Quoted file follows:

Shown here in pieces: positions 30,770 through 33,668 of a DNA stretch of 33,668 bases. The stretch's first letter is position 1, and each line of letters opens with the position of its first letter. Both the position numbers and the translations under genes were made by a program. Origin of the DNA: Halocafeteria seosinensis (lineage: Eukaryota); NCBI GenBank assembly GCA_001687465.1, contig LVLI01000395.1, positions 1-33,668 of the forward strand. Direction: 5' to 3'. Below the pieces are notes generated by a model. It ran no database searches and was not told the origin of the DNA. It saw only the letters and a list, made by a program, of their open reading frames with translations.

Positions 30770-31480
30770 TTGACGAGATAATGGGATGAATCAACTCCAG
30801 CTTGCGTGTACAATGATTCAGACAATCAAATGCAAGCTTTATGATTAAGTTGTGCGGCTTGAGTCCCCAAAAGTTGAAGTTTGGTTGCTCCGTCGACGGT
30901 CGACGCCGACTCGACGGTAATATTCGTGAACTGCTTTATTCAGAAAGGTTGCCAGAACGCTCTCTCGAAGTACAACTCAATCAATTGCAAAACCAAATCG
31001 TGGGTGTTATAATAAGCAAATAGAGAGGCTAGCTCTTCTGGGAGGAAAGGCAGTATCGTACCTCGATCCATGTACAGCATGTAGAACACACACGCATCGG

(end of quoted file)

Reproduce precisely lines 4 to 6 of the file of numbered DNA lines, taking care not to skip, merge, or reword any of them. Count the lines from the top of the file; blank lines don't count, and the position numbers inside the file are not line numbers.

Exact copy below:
30801 CTTGCGTGTACAATGATTCAGACAATCAAATGCAAGCTTTATGATTAAGTTGTGCGGCTTGAGTCCCCAAAAGTTGAAGTTTGGTTGCTCCGTCGACGGT
30901 CGACGCCGACTCGACGGTAATATTCGTGAACTGCTTTATTCAGAAAGGTTGCCAGAACGCTCTCTCGAAGTACAACTCAATCAATTGCAAAACCAAATCG
31001 TGGGTGTTATAATAAGCAAATAGAGAGGCTAGCTCTTCTGGGAGGAAAGGCAGTATCGTACCTCGATCCATGTACAGCATGTAGAACACACACGCATCGG